On Death of PainThis issue begins what would be the last TSR/DC Dragonlance arc. For the final 2 issues we have a new team, with writer Paul Kupperberg (brother of Alan Kupperberg who provided art for issues 29) and artist Grant Miehm.
The story starts off with Riva and friends--we're back to the "Riva on Taladas" setting that had be the basis for about the last year's worth of stories, not counting issues 30-32--looking for shelter after a run-in with a minotaur patrol from the League of Minotaurs. Their companion, Griffin, is greatly hurt, and Riva sets off by herself to find help.
In a nearby village, covered in the aftermath of a minotaur attack (seemingly separate from the attack that wounded Griffin). Riva comes across an old woman named Tykel who is a priestess of the cult of Mislaxa (the name for Mishakal the goddess of healing on Taladas) and who is willing to help her and her friends.
After starting to tend to Griffin, Tykel begins to tell the story of the patron saint of the cult, a young woman named Miisia Genyei.
Miisia lived around the time of the Cataclysm and grew up as part of a tribe of humans content to live a quite existence as goat herders in the Ilquar mountains of Taladas. But her peaceful existence was shattered when her father and several other clansmen came across the remains of a battle and found a wounded man still alive. The father brought this man, Marsval Solarzz, to his house, intending for his wife to treat the man with herbs, but when Miisia touched his brow with a cloth, she unknowingly healed the man by drawing his pain and injuries into herself.
Meanwhile, Lord Bylarr is presented with the Blackgem, which was retrieved off the body of Marsval. As Lord Bylarr takes the talisman, he senses through the magic of the gem that Marsval is still alive.
Elsewhere, Marsval tells his tale to Miisia, her family, and the other clansmen. It seems that some time ago the Blackgem was taken from Darkhold, the kingdom Lord Bylarr rules, to protect humanity and given to the Solarzz family for safekeeping. At his father's urging, Marsval was taking the gem through the Ilquar Mountains to an even safer place when his party was attacked by Lord Bylarr's men.
Marsval then credits Miisia's power as saving him from certain death. Unable to deal with her new found abilities, Miisia runs off into the night. Marsval quickly follows after her and offers to help rid her of this 'curse'.
While they are away, Lord Bylarr's men arrive and sack the village, killing everyone and setting fire to the buildings. Feeling the pain of the dying clansmen, Miisia collapses in Marsval's arms.
Marsval carries the young girl away from the ruins of her village, intent on avenging her family and defeating Lord Bylarr.
CommentaryI find myself conflicted with my thoughts over this penultimate issue of the series. There are plenty of things I like about it--the art is great, the writing solid--but at the same time there are larger concerns that leaving me with an overall disappointed feeling toward the issue.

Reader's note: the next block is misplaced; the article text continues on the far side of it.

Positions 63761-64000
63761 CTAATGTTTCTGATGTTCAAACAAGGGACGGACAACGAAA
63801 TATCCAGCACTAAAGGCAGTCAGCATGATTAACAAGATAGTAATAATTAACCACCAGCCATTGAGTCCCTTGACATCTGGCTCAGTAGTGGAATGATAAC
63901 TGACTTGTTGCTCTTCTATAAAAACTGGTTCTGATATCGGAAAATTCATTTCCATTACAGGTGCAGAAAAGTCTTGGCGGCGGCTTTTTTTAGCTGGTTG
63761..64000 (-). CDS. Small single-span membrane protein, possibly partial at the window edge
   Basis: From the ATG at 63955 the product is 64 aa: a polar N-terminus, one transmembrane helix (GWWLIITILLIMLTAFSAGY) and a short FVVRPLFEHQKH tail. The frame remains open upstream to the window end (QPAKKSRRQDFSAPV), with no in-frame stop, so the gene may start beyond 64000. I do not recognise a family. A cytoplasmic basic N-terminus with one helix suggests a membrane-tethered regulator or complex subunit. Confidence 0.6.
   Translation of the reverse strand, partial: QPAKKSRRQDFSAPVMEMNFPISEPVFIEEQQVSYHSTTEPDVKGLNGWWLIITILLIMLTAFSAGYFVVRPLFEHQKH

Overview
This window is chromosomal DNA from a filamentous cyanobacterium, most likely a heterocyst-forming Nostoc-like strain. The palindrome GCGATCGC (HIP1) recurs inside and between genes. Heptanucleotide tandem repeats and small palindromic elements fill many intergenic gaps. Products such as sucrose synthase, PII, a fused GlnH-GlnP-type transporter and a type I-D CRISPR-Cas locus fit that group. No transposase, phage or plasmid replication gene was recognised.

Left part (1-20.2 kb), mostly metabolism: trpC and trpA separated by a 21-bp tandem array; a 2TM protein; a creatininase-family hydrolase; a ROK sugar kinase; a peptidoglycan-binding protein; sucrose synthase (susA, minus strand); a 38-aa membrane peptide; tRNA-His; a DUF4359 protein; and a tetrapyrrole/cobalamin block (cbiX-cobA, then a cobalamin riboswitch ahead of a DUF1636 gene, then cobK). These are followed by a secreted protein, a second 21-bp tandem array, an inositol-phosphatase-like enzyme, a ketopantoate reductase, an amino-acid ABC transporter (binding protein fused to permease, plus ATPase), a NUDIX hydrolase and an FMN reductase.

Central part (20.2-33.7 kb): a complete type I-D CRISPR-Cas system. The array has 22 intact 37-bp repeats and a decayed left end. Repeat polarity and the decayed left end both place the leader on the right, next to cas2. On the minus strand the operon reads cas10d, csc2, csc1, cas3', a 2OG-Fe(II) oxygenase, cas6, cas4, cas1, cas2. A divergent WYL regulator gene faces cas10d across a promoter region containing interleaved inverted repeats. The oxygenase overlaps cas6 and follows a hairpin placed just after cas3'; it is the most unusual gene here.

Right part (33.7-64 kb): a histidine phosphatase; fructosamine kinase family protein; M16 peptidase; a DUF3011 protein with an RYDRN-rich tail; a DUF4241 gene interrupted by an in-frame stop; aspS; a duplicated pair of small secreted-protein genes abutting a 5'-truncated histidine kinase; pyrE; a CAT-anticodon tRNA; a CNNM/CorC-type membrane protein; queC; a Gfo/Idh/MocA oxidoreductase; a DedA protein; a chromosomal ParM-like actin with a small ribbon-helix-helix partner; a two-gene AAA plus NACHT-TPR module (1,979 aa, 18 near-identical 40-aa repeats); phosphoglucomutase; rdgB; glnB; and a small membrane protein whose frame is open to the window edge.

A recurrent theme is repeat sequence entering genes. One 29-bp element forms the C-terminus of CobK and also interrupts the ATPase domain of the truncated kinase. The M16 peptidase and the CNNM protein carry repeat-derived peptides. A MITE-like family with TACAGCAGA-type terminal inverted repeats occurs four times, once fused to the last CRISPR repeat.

First up is the writing. Paul Kupperberg was a long time DC comic writer, having penned over 600 issues for their various super hero titles, and that is probably why he got this fill-in assignment. I haven't found any evidence of him working in fantasy (in general) or Dragonlance (in particular) outside these two issues. That said, he does a good job of fitting his story within the established Taladas setting. Clearly someone gave him a copy of the Time of the Dragon boxset (the de facto bible on the Taladas setting, even to this day), and he made good use of it. The framing sequence is okay, but the story really starts to pick up when Tykel begins the tale of Miisia.
That part of the story flows nicely, and with only 17 pages left in the issue, basically introduces us to the main characters (Marsval, Miisia, and Lord Bylarr), the MacGuffin (the Blackgem) and by issue's end sets the stage for the next issue. I just wish that Miisia had been more fleshed out by the end of the issue. The same could be said for Lord Bylarr, but by now, I'm used to simplistic villains in this book. While we do get enough of Marsval's story to make him an interesting character, he's not supposed to be the focus of the story.
As the art goes, Grant Miehm, also new to the fantasy genre, does quite well here. The layouts have a nice dynamic quality, with plenty of detail in the backgrounds. All the characters, most of whom don't even have names, all have unique appearances. The few battle scenes are exciting and detailed, if a bit short. If there's any complaint about the art, it would be that Lord Bylarr is just a bad guy in a shadowed helm, and looks a bit like Warduke from the old D&D Cartoon.
Here's an image of Warduke side by side wiht Lord Bylarr for comparison.
For all of it's positives, after 33 issues, I still don't feel like I'm getting the Dragonlance comic I wanted (and sadly wouldn't get until the much later, non-Dragonlance IDW Dungeons and Dragons comic). If Riva is on Taladas to complete a goal, then get on with that story, instead of an issue where she doesn't appear at all (issue 28), a throwback arc to her time in Ansalon (running from issue 30 to 32), and now a fill-in story where she's not even relevant. At least with the Winter's Knight arc (running from issue 17 to 20), her framing sequences told a relevant story in parallel to the legend she told.
Next up is the final issue... after which we'll set our sights on another Dragonlance comic series.